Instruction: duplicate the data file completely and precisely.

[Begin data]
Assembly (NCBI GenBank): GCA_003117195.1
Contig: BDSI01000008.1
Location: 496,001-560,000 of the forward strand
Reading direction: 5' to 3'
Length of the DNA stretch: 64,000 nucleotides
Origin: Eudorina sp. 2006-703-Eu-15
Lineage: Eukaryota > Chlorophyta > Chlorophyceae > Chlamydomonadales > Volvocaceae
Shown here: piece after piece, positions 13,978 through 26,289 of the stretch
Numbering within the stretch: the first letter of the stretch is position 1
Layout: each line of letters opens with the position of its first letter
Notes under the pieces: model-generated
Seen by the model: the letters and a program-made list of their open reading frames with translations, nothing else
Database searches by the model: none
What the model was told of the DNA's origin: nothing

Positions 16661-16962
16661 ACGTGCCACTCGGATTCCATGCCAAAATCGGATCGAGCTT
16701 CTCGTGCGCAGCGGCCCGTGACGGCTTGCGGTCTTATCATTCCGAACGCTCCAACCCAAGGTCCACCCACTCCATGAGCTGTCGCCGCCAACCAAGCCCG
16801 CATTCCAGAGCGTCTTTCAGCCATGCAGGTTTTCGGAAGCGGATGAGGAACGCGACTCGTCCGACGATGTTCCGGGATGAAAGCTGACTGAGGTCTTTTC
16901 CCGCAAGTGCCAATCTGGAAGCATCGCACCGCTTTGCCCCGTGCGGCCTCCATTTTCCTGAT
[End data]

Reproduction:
Assembly (NCBI GenBank): GCA_003117195.1
Contig: BDSI01000008.1
Location: 496,001-560,000 of the forward strand
Reading direction: 5' to 3'
Length of the DNA stretch: 64,000 nucleotides
Origin: Eudorina sp. 2006-703-Eu-15
Lineage: Eukaryota > Chlorophyta > Chlorophyceae > Chlamydomonadales > Volvocaceae
Shown here: piece after piece, positions 13,978 through 26,289 of the stretch
Numbering within the stretch: the first letter of the stretch is position 1
Layout: each line of letters opens with the position of its first letter
Notes under the pieces: model-generated
Seen by the model: the letters and a program-made list of their open reading frames with translations, nothing else
Database searches by the model: none
What the model was told of the DNA's origin: nothing

Positions 16661-16962
16661 ACGTGCCACTCGGATTCCATGCCAAAATCGGATCGAGCTT
16701 CTCGTGCGCAGCGGCCCGTGACGGCTTGCGGTCTTATCATTCCGAACGCTCCAACCCAAGGTCCACCCACTCCATGAGCTGTCGCCGCCAACCAAGCCCG
16801 CATTCCAGAGCGTCTTTCAGCCATGCAGGTTTTCGGAAGCGGATGAGGAACGCGACTCGTCCGACGATGTTCCGGGATGAAAGCTGACTGAGGTCTTTTC
16901 CCGCAAGTGCCAATCTGGAAGCATCGCACCGCTTTGCCCCGTGCGGCCTCCATTTTCCTGAT